As I was contemplating giving my first sermon and feeling quite nervous, my summer host said to me, "Just remember that there are many people who have been praying for you." Behind those words were a deep compassion, concern, and care for me as a person-a person he had only known for a month and a half. Those words also came to symbolize the true meaning of community and love. I had been concerned that the congregation would be looking to criticize me, but instead I was reminded that in community, people want the best for each other and truly love each other. I don't think I said too much profundity in my sermon the next morning, but the community I felt a part of was the essence of the joy I have found in being a part of this faith. That church wasn't one that I was born into or forced to attend, but rather had been chosen. I found believers there striving to grow in relationship with one another and more importantly with God.

During that summer I theologized with pastors, talked about life issues with teenagers, and threw around life's biggest questions in my head. I was pushed to search for more and not be content with just getting by. I couldn't just talk the talk. Real people were looking to me to be authentic and follow my words up with actions. It wasn't about following a set of rules, but instead as a servant of Christ, I felt the inner desire to live out my faith in a way I had never felt before. I couldn't give people easy answers, because I didn't have them. All I could do was love those around me and accept their love-the ultimate gift.

Where does all that put me in relation to Michael Sattler, Pilgram Marpeck, Conrad Grebel, Menno Simons, and the many other early Anabaptists willing to challenge the authorities and die for their beliefs? Where do I fit in relation to Dirk Willems or Clayton Kratz? Where is my suffering and sacrifice? This is the hardest part about calling myself a Mennonite. I feel like I am following along behind great people who did what they believed in at the cost of death. As Mennonites we tell those stories to say who we are, but they aren't about us. That's the problem. Mennonites today aren't like their Anabaptist ancestors (not completely bad by any means!) in the sense that scripture isn't new and alive for us. Most Mennonites in North America grew up Mennonite and heard the Bible stories and scripture all their lives. The joy of suffering for God is rarely seen and we take our faith for granted.

Today we live in a very different world from Sattler, Grebel, Marpeck, and Simons. At times this causes a haze to set in and make it hard to decipher what we really believe and stand for. That haze makes it seem like being Mennonite is about last names, four-part singing, and quilting. When the haze lifts, one is able to see a bit clearer. The problem is that when one can see clearly, the site before their eyes is quite complex-like the early Anabaptists and their varied opinions. And like the early Anabaptists, Mennonites today, four and a half centuries later, are still dealing with schisms, harsh words, and indirect shunning.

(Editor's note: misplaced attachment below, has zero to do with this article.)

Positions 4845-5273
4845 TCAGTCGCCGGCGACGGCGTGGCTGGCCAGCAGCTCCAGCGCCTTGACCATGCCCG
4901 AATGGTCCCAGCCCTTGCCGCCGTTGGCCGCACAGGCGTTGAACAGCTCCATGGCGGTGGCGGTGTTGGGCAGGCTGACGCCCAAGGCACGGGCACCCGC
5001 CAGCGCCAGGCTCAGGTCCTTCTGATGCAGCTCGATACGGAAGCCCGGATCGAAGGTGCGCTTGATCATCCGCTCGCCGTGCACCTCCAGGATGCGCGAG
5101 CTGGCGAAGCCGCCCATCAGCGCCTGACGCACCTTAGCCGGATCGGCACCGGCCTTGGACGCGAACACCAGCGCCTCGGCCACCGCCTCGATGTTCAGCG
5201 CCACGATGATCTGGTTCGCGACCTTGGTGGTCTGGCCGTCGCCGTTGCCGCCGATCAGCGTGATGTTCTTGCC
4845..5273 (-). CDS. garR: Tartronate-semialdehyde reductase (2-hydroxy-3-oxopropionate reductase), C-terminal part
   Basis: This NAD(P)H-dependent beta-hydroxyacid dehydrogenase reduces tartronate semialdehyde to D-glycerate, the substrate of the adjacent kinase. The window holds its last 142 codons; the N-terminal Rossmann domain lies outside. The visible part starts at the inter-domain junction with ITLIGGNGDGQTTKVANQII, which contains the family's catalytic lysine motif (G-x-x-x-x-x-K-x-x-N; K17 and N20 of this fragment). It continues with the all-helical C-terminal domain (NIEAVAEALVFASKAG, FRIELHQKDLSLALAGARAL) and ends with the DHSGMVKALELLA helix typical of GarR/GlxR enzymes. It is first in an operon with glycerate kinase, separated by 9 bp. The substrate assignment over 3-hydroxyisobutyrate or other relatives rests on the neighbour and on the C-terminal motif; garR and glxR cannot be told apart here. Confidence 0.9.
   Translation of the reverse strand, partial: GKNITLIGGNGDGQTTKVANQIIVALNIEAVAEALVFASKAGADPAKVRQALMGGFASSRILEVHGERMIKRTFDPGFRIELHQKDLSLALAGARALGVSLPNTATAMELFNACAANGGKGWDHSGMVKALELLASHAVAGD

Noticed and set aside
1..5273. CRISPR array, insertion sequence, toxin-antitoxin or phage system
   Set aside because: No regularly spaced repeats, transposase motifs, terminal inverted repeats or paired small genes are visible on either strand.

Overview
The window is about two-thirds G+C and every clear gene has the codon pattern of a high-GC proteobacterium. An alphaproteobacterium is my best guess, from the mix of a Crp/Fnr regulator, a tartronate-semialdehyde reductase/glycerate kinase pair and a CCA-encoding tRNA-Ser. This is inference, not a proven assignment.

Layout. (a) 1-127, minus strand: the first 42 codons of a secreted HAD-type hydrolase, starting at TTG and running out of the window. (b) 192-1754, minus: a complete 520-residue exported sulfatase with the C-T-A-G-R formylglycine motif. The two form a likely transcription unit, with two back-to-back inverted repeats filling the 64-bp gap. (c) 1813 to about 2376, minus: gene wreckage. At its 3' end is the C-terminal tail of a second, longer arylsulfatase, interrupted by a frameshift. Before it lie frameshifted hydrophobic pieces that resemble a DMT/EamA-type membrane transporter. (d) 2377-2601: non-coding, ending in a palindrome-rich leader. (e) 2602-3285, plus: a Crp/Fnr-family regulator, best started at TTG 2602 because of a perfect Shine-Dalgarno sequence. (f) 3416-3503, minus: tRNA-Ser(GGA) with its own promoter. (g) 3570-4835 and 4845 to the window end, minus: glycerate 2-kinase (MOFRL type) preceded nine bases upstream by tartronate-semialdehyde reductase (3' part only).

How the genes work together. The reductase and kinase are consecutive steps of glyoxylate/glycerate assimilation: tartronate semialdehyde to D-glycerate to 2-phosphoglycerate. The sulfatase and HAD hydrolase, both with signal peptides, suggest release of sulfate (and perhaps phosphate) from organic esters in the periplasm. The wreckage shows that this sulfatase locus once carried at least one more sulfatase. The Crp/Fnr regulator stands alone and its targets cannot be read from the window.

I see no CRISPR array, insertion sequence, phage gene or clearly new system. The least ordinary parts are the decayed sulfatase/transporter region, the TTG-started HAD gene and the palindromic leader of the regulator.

It has been easy for Mennonites to focus on acts and practices over inner feelings and beliefs. Many don't get past that and are stuck in trying to do their way into God's favor. Unfortunately this tends to happen when movements become institutionalized and beliefs are passed through the generations-the initial motives and desires behind the actions give way to actions alone. At the same time, I don't know if this is completely negative. I have seen that in my own life, I have taken part in practices before I had the theology to back them up. I have made many decisions because the Mennonite community is a comfortable place to be (as a fellow Mennonite) and it feels good to belong. It is only after one gains the theology, purpose, and reasoning for their actions that they can truly appreciate what they have done.

Now that I have a better understanding and reasoning behind being Mennonite for myself, I can no longer do things only because the "other Mennonites" are doing it. I can no longer do things because of my ancestors and I have the "right name." I can no longer sit here in comfort while refugees from Kosovo need help, Guatemalans fight to be heard, and Hispanics in Goshen struggle to be respected as individuals. I can only act because I have experienced, know, and believe in the same reasons that Dirk Willems and Clayton Kratz responded to the needs around them.

This essay was completed for an Anabaptist/Mennonite History class at Goshen College in April 1999.